Swiss Central Bank Exec: Crypto ‘Too Primitive’ to Issue State Digital Currency

Board executive of the Swiss National Bank (SNB) Thomas Moser said that cryptocurrencies and blockchain innovation are too primitive, making it impossible to consider issuing a state-backed digital currency, local news outlet announced June 21.

Talking at the Crypto Valley blockchain conference in Zug, Moser compared blockchain in its current condition and the pointless development of compact discs (CDs):

“Something similar has to happen with bitcoin. People will only switch to something new if it works better or is cheaper.”

Moser, who was designated to the board of Switzerland’s national bank in 2010, conceded that blockchain innovation has potential, yet just when it appears to be extremely unique from what it does today. Given the present condition of innovation, Moser can’t imagine an “e-franc” at any point soon.

At the same conference, an individual from the Swiss Federal Council Johann N. Schneider-Ammann said that some time or another blockchain will “penetrate our entire economy.” Schneider-Ammann expressed that the nation does not know enough about the potential dangers, including that extending blockchain instruction is basic.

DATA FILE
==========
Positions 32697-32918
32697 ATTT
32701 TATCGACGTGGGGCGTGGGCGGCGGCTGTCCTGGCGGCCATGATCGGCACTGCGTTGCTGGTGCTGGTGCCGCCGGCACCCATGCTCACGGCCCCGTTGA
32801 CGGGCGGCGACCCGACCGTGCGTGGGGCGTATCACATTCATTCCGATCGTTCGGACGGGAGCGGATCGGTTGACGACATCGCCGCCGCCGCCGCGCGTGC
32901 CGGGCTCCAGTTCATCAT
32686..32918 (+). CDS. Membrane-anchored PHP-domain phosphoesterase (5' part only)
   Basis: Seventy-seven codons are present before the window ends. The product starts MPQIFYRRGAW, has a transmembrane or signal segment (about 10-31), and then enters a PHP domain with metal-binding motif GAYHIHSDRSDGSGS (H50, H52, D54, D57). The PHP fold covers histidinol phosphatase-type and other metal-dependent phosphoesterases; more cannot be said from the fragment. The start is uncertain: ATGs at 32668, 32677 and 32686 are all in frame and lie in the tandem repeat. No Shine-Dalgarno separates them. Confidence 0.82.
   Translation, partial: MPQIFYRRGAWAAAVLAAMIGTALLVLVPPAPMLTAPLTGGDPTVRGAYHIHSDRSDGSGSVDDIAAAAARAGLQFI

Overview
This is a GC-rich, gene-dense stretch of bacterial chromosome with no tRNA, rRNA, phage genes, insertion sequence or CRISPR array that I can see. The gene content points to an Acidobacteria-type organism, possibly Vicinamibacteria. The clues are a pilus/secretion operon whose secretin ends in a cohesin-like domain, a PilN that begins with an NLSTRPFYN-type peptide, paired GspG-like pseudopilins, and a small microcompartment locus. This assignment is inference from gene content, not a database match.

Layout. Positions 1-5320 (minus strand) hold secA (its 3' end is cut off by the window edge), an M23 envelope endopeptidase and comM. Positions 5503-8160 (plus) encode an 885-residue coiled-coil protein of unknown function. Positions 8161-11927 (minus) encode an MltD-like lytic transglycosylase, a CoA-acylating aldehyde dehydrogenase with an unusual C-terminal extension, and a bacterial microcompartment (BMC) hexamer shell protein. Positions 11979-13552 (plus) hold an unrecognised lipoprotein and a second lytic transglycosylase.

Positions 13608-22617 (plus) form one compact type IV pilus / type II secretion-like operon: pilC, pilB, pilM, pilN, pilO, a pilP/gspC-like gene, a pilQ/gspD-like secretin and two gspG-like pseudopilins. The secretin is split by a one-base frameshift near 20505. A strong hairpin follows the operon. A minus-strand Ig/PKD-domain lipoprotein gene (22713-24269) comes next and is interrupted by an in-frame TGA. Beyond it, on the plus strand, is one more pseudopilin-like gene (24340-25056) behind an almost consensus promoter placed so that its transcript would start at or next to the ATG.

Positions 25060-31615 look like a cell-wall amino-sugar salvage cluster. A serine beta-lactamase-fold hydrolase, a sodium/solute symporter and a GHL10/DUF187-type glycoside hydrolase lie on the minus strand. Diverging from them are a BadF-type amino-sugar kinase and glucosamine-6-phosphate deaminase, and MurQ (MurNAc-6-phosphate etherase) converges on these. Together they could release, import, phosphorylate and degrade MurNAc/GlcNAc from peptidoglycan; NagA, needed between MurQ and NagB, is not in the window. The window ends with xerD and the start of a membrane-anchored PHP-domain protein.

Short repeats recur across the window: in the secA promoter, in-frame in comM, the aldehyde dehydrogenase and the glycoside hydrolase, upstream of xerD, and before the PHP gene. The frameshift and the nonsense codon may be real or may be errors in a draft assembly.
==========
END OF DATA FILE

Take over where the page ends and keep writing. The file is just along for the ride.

Switzerland has been perceived as a cryptocurrency and blockchain-friendly nation, particularly due to the “Crypto Valley,” a focal point of fintech, blockchain, and digital currency action situated in the canton of Zug. According to an investigation by blockchain meeting BlockShow Europe 2018, the nation was positioned number one in a list of the best European nations for launching a blockchain organization.

A month ago, the Federal Council of the Government of Switzerland asked for a report regarding the dangers and chances of presenting a government-backed digital currency. The plan to develop a national cryptocurrency was proposed in February by Romeo Lacher, administrator of the Swiss stock trade SIX. He stated, “an e-franc under the control of the central bank would create a lot of synergies – so it would be good for the economy.”


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